Average North American selling prices for suspension PVC and solid polystyrene have continued to drop from their late 2005 highs.
Since Jan. 1, per-pound prices for suspension PVC have dropped a total of 2 cents, after already falling 2 cents in December. Several buyers contacted by Plastics News said they saw most of this second 2 cent drop in February.
Before the December drop, suspension PVC prices had climbed 14 cents in the previous four months, owing to hurricane-related shortages and high raw material costs. PVC makers now are seeking to stop the slide with increases of 2 cents per pound set for April 1. Those attempts have been pushed back from an original date of March 1.
``The [PVC] resin makers didn't really make money right after the storms, but as soon as natural gas [prices] started going down, their profits went right up,'' a Midwestern PVC buyer said.
Although some buyers remain skeptical of the April increase attempt, business is picking up in the construction market, which accounted for almost 70 percent of U.S./Canadian domestic PVC sales in 2005. Buyers reported increased activity in the southeast U.S. and a higher rate of quote requests from building contractors in recent weeks.
Construction market watchers have predicted that the surging U.S. housing market will slow down for several years now. Early 2006 has offered mixed messages, with a red-hot January followed by a slower February, according to government data. But a recent survey by the National Association of Home Builders reported lower confidence among its members.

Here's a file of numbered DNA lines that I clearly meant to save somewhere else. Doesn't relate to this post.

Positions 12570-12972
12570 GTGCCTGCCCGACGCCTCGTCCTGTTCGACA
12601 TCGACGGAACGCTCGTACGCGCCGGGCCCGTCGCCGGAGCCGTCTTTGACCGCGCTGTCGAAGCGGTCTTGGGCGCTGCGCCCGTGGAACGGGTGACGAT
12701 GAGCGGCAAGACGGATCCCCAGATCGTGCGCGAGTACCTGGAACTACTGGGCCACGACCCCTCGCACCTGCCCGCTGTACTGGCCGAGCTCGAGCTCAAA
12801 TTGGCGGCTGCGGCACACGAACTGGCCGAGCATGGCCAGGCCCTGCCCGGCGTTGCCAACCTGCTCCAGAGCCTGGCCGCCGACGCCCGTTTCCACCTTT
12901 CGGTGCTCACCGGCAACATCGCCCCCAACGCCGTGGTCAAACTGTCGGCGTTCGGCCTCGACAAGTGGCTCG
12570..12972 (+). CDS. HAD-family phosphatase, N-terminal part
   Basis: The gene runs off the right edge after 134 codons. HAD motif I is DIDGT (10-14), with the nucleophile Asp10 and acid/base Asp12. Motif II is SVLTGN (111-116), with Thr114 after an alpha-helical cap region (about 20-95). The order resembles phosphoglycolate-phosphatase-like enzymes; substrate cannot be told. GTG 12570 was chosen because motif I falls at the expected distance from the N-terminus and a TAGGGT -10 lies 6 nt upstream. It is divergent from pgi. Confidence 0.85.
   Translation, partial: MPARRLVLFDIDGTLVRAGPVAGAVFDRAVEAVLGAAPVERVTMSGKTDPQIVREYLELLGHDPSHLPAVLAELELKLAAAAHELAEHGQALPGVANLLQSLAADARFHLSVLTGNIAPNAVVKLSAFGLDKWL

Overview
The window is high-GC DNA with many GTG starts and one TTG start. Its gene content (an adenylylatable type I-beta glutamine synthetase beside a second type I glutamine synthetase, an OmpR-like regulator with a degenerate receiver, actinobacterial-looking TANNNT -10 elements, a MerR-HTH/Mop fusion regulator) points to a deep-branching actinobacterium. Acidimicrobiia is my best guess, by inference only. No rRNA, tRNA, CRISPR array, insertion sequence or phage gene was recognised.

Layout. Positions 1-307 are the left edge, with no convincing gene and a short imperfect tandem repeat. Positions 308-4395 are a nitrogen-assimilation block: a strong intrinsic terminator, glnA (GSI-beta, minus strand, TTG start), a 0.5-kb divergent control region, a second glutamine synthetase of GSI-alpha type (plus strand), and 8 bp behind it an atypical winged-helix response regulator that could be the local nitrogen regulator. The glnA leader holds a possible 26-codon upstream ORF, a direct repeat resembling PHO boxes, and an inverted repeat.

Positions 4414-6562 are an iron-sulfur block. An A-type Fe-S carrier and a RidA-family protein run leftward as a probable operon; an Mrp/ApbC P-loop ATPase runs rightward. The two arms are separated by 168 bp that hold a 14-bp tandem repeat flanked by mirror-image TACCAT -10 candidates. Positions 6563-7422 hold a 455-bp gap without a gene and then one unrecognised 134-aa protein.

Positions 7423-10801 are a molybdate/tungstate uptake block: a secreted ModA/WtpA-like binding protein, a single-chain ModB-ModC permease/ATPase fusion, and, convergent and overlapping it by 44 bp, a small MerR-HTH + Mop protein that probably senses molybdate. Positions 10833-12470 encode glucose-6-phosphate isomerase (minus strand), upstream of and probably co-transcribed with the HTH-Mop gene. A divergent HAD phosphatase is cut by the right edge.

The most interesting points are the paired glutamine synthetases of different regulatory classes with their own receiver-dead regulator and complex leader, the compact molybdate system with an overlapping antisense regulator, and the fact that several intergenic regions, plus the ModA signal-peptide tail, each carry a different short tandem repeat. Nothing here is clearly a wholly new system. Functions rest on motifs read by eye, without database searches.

``Rising interest rates and high rates of home-price appreciation have raised the bar for homeownership to beyond what some families can reach,'' NAHB chief economist David Seiders said in a news release.
The Midwestern buyer said North American PVC pipe makers are following the lead of resin makers and controlling their production and inventory more tightly. Fear of losing market share or of being caught short in construction season traditionally has prompted pipe makers to run full out. But now some are opting to take that chance in exchange for higher profits, particularly in the parts of Texas, Louisiana and Mississippi that are rebuilding after being hit by hurricane weather.
The hurricanes made a tough year in PVC sales even tougher in 2005. Total U.S./Canadian PVC sales dropped 3 percent, including a 2.5 percent drop in domestic sales, according to the American Plastics Council in Arlington, Va. In spite of the overall weakness, sales into rigid pipe and tubing were up almost 3 percent, and sales into extruded windows and doors were up almost 5 percent.
In PS, prices continued to fall in January and February, adding another 3 cents total to a 3 cent price drop seen in December. Makers of solid PS had raised prices 10 cents per pound since Aug. 1 in the wake of the hurricanes.
The drop occurred even as prices for benzene - a key element in PS feedstock styrene monomer - rose to almost $3 per gallon in February. PS market watchers contacted by Plastics News said that situation could give some help to increases of 6 cents per pound nominated by PS makers for March 1.
Early 2006 PS demand was reported as a bit soft after PS makers made it through a challenging demand year in 2005. According to APC, North American PS sales were down 6 percent for the year, with a similar drop in domestic sales.
Even with that decline, PS sales into food service - the largest North American end market with a share of almost 40 percent in 2005 - squeezed out a demand gain of almost 1 percent.